The international medical humanitarian organization, Doctors without Borders/Médecins Sans Frontières (MSF) criticized pharmaceutical companies for their delays and failure to develop appropriate formulations of HIV medicines for children. As WHO recommends that all children diagnosed with HIV should immediately start antiretroviral therapy.1. But without optimal paediatric HIV drug formulations, countries will continue to struggle to implement this recommendation
WHO recommendation2: The increasing levels of pretreatment antiretroviral (ARV) drug resistance documented in low and middle-income countries prompted WHO to issue guidelines recommending that countries with pretreatment resistance to efavirenz or nevirapine at or above 10% should urgently consider revising their first-line regimens.
|Population||First line drug||Second line drug||Third line drug|
|Children||Two NRTIs + DTG/RAL||Two NRTIs + (ATV/r or LPV/r)||DRV/r + DTG + 1-2 NRTIs (if possible, consider optimization using genotyping)|
|Two NRTIs + LPV/r||Two NRTIs + DTG|
|Two NRTIs + NNRTI||Two NRTIs + DTG|
Nucleoside reverse-transcriptase inhibitors (NRTIs), dolutegravir (DTG), raltegravir (RAL), lopinavir/ ritonavir (LPV/r), non-nucleoside reverse-transcriptase inhibitor (NNRTI), atazanavir/ritonavir (ATV/r), Darunavir/ritonavir (DRV/r).
- ATV/r can be used as an alternative to LPV/r among children older than three months, but the limited availability of suitable formulations for children younger than six years, the lack of a fixed-dose formulation and the need for separate administration of a ritonavir booster should be considered when choosing this regimen.
- This applies to children for whom approved DTG dosing is available.
- RAL should remain the preferred second-line regimen for the children for whom approved DTG dosing is not available. and may be recommended as a preferred first-line regimen for neonates (conditional recommendation)
- ATV/r or LPV/r should remain the preferred second-line treatment for the children for whom approved DTG dosing is not available.
- Children younger than three years should not use DRV/r.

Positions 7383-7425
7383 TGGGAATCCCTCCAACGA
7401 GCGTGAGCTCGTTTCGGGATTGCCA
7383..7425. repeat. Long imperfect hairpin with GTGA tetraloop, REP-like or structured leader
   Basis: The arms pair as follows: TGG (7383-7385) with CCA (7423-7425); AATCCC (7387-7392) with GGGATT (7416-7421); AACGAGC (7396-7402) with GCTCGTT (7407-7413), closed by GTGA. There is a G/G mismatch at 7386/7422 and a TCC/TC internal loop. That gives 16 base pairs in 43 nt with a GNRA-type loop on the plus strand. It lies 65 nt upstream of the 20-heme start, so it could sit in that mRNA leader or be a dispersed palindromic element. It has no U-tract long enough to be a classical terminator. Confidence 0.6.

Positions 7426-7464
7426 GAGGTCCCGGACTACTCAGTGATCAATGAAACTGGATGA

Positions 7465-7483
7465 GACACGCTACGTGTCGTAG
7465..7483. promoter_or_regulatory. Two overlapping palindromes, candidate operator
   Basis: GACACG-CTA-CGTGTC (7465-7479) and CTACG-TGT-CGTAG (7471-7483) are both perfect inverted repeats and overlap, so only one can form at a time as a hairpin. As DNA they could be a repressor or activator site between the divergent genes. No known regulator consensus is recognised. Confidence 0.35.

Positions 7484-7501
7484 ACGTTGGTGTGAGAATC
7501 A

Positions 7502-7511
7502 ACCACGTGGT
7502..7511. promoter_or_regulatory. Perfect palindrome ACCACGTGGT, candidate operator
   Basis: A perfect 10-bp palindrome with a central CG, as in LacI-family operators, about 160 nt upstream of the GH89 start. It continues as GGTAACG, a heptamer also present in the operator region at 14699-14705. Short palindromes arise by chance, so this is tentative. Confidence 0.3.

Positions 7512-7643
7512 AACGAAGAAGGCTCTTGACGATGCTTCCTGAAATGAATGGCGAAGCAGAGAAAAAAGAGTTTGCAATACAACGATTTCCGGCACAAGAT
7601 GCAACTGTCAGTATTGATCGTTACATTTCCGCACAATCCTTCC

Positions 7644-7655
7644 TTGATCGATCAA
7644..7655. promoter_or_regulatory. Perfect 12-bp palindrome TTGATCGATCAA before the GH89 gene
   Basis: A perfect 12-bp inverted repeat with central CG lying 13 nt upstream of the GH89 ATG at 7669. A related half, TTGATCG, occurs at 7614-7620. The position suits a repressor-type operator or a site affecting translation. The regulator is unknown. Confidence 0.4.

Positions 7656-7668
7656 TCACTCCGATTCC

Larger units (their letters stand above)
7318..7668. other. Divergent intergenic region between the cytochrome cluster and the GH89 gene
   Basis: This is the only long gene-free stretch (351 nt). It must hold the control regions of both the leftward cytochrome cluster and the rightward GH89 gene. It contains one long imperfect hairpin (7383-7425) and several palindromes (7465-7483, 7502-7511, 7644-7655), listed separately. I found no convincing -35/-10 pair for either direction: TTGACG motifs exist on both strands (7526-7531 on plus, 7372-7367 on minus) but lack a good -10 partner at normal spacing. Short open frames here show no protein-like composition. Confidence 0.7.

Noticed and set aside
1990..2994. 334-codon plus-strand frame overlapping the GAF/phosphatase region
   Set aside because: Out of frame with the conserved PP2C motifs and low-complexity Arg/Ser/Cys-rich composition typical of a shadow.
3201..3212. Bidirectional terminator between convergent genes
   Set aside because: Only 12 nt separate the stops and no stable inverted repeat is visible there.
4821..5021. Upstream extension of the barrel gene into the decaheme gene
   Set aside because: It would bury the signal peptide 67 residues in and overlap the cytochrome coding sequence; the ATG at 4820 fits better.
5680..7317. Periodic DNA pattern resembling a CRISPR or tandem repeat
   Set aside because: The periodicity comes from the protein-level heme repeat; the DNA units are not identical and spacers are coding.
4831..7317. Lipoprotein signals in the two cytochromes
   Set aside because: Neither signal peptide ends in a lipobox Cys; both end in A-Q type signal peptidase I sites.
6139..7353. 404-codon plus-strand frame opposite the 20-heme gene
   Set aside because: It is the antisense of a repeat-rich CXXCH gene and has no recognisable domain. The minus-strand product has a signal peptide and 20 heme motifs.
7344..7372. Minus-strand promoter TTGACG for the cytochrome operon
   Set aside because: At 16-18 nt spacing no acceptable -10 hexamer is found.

Paediatric HIV remains a neglected disease, and the small market for paediatric HIV medicines means they have never been a priority for either multi-national pharmaceutical corporations or generic manufacturers. Delays have plagued both the development and introduction of newer paediatric drug formulations, and scale-up of existing formulations. For example:
- DTG approved for children older than six years is still not available for children because pharmaceutical corporation ViiV Healthcare is yet to finalize necessary studies and register a dispersible tablet formulation for younger children.
- RAL has now been approved for use from birth, providing additional options for neonates and children living with HIV. A paediatric granule formulation of RAL, already exists, but pharmaceutical corporation Merck has been slow to register it in developing countries.
- The LPV/r paediatric formulation currently supplied by generics manufacturers Mylan and Cipla, has also been plagued with problems of its slow supply and higher price compared to the harsh-tasting lopinavir/ritonavir syrup, which supposed to be replaced by their products.
Note –These are new WHO interim guideline / recommendations regarding preferred first-line regimens for children initiating ART, which now include DTG and RAL. WHO also recommends active toxicity surveillance of emerging toxicity issues of DTG and other new ARV drugs.
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